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[INSIDER] McShay's top 32 prospects of last 5 drafts

Discussion in 'Houston Texans' started by FishBulb913, Apr 23, 2014.

  1. FishBulb913

    FishBulb913 Contributing Member

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    http://insider.espn.go.com/nfl/draf...-mcshay-top-32-prospects-five-years-nfl-draft



    Top 32 prospects of past five years

    How do this year's best stack up? We rank the highest grades since 2010

    The premise of this project is not to identify the best NFL players to be drafted in recent seasons, but instead to identify the 32 best prospects to come out in the past five years. In other words, if I had to rank all of the players I've evaluated in the past five draft classes with zero benefit of knowing what they went on to become in the NFL, what would that ranking look like?

    This includes the 2014 class, so part of this is about seeing how guys like Jadeveon Clowney, Greg Robinson, Khalil Mack and Sammy Watkins compare to the top prospects of previous years.

    I developed this ranking by ordering my final player grades for each of the past five years. This required a little after-the-fact subjectivity, as comparing guys with the same grades from different seasons can be tricky, but I put myself on the honor system and tried to do my best to remember how I felt about prospects at the time they were coming out.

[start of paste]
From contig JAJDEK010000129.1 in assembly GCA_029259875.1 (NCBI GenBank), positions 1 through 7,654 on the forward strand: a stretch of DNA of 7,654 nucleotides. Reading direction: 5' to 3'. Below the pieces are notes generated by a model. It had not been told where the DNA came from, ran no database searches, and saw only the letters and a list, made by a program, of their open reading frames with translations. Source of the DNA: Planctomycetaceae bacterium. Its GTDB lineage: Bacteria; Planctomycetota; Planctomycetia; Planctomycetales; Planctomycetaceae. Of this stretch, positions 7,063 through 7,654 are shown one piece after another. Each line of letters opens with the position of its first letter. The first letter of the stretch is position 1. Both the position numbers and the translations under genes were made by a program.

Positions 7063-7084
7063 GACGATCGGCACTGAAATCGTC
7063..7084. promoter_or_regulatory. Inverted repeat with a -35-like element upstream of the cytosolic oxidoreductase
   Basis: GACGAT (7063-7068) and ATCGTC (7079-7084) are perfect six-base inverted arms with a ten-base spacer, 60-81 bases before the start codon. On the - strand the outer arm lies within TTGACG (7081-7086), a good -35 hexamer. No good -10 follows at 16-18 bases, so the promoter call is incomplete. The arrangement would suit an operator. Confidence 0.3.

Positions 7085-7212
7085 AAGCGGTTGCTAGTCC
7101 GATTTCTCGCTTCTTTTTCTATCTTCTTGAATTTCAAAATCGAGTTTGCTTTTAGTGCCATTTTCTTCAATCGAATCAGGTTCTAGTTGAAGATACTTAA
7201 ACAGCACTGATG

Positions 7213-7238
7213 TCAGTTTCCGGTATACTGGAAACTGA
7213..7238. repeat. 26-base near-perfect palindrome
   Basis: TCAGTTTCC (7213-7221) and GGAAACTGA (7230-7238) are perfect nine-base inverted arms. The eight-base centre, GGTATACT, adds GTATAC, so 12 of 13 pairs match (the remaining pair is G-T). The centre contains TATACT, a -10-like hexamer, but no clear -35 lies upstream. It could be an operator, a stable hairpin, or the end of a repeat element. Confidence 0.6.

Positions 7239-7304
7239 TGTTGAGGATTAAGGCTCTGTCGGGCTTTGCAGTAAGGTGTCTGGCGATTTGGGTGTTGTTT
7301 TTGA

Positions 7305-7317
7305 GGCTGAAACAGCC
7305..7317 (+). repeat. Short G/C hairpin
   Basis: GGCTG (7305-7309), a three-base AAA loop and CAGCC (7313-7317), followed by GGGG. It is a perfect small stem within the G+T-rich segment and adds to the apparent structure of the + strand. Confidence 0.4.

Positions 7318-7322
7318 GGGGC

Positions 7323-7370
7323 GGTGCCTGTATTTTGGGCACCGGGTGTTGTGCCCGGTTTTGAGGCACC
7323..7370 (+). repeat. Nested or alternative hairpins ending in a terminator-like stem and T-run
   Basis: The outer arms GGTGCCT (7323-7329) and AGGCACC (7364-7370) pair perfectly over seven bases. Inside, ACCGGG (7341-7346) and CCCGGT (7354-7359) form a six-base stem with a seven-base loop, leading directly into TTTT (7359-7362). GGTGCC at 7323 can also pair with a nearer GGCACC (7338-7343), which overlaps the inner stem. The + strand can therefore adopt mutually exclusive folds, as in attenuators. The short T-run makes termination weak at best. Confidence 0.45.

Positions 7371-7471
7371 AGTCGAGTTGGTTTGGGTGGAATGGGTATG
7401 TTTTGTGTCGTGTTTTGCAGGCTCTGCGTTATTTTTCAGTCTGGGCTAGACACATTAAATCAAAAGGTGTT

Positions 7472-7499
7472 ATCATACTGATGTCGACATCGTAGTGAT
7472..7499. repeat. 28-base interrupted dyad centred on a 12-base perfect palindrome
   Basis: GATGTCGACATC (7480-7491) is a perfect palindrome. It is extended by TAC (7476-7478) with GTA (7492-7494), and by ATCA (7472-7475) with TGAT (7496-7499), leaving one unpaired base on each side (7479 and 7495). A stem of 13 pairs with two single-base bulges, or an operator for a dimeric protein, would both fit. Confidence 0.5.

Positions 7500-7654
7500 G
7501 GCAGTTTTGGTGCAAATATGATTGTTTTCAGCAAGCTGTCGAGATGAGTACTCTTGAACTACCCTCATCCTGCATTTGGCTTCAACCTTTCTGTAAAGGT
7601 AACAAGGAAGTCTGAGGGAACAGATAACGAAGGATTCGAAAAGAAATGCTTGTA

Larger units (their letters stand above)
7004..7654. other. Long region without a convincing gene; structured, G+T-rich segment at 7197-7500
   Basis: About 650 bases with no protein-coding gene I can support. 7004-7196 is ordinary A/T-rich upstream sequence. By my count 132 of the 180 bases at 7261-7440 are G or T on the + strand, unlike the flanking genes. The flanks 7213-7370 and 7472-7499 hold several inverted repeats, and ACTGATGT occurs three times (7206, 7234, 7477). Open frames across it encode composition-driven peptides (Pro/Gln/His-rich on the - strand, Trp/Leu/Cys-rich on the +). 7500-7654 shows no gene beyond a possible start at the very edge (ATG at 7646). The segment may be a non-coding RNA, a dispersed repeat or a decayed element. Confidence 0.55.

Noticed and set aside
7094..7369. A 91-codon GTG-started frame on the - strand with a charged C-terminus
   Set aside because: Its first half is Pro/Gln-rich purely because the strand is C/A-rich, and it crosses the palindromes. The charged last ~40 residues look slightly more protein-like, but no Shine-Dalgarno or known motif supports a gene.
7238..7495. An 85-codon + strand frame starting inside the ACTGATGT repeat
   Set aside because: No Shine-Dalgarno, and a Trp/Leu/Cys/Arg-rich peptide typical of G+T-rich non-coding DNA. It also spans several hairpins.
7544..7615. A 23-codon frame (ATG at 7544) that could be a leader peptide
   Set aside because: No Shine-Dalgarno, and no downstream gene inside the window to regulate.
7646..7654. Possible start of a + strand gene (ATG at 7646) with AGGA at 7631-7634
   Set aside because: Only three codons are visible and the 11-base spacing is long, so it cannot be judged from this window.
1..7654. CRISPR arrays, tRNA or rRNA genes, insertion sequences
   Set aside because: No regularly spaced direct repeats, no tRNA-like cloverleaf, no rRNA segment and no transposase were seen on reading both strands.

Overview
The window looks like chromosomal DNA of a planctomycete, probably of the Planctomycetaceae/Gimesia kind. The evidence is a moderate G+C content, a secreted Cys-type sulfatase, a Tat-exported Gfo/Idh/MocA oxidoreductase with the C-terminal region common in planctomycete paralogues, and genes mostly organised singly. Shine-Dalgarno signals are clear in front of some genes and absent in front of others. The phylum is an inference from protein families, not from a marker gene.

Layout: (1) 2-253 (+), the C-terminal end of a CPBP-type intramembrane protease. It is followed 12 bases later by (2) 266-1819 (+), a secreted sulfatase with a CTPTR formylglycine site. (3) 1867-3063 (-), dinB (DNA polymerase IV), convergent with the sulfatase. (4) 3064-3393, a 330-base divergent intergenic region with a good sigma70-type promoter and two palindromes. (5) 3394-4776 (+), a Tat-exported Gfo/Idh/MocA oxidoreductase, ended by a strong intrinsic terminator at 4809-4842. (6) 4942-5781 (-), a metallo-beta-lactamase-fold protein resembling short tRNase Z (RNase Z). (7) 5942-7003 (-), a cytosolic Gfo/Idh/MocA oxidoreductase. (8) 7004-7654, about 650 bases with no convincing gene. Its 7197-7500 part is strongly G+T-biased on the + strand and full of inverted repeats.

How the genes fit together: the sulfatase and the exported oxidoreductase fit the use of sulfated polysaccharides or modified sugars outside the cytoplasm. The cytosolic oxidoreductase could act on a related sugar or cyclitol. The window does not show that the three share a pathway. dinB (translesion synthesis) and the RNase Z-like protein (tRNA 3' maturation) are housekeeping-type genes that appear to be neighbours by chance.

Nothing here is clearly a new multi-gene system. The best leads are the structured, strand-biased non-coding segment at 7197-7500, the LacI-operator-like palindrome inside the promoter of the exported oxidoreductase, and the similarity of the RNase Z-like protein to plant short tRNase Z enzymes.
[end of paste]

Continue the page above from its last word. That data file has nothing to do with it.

Here is my Top 32 of the past five draft classes, including each prospect's grade and notes from their scouting reports from when they were coming out.


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    1. Andrew Luck, QB, Stanford (2012)
    Grade: 99


    Then: I gave Luck the highest grade of any player I've ever evaluated, as he was as close to a can't-miss prospect as you could get. "Rare grasp of the offense. ... Ideal mental and physical toughness. ... Short-to-intermediate anticipation and accuracy are outstanding. ... Other QB prospects are faster and more dangerous but few have better pocket presence."

    Now: Luck was selected No. 1 overall in 2012 and is entering his third season as the Colts' starting quarterback and coming off back-to-back postseason appearances. He's been a top-11 finisher in ESPN Total QBR each season, and looks well on his way to becoming a star quarterback at the NFL level.

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    2. Von Miller, OLB, Texas A&M (2011)
    Grade: 98